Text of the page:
The company builds websites for businesses to attract customers, process orders, ship products, collect credit-card payments and track and manage inventory. It also enables sales from other channels like physical storefronts, smartphones and tablets, as well as social media sites like Facebook and Pinterest. Its software gives merchants a single view of their business and customers across all these channels in one integrated product.

Since its founding in 2006, Shopify has been on a tear… in all facets of its business.

Sales topped $1 billion in 2018, a stark contrast to the $50 million it pulled in just five years ago. That means SHOP has grown sales at a compounded average growth rate of 85% over the last five years. And it's showing no signs of slowing down. It's on track to top $1.5 billion in sales this year, which would represent a year-over-year increase of roughly 44%.

To help support this hypergrowth, the company has invested heavily into their business. Hiring employees at a rapid pace and making large investments in Europe and China. Those investments are already paying dividends, as it continues to attract more and more customers.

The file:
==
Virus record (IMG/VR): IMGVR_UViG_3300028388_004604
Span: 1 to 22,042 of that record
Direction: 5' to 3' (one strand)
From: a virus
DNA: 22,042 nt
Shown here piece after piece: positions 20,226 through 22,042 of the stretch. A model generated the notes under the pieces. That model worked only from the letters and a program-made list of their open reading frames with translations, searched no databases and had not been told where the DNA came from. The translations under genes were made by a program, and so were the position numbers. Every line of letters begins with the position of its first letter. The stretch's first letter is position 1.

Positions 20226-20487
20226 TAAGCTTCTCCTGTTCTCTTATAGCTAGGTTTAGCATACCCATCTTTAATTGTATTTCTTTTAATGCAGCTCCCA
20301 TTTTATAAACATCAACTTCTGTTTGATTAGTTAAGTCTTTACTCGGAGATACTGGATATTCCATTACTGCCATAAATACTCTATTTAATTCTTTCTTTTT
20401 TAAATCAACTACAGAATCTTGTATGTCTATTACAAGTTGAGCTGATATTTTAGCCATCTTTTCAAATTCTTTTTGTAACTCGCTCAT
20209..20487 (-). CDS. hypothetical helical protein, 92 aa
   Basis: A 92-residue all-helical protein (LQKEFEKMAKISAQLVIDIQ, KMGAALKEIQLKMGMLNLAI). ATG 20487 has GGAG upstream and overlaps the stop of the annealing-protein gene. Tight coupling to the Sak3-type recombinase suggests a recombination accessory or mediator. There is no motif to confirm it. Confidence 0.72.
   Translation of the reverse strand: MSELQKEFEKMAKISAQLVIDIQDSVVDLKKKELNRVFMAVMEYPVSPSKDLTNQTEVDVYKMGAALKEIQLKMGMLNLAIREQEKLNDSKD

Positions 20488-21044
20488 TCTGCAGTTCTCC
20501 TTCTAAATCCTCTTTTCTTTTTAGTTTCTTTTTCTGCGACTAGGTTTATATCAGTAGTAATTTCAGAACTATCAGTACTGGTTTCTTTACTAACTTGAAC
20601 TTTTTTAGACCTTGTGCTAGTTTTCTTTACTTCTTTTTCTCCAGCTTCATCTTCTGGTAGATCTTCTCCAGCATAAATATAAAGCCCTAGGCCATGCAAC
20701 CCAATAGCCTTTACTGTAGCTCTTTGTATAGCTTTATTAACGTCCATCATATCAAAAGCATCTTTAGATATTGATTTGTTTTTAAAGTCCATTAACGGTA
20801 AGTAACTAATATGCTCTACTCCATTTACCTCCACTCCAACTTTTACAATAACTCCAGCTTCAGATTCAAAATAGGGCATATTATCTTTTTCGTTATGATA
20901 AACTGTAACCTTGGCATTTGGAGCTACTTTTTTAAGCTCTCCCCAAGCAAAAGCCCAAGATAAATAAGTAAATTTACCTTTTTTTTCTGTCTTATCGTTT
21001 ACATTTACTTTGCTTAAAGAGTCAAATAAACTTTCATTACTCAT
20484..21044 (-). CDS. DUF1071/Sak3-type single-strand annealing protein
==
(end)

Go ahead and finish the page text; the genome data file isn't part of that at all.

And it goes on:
At the end of 2018, it had more than 820,000 merchants from roughly 175 countries using its platform. One Baird analyst estimates that the company could top one million merchants by year end.

When companies are in growth mode, like Shopify is, the focus in on top-line growth, not net income. Think back to Amazon, it took them 14 years to turn a profit!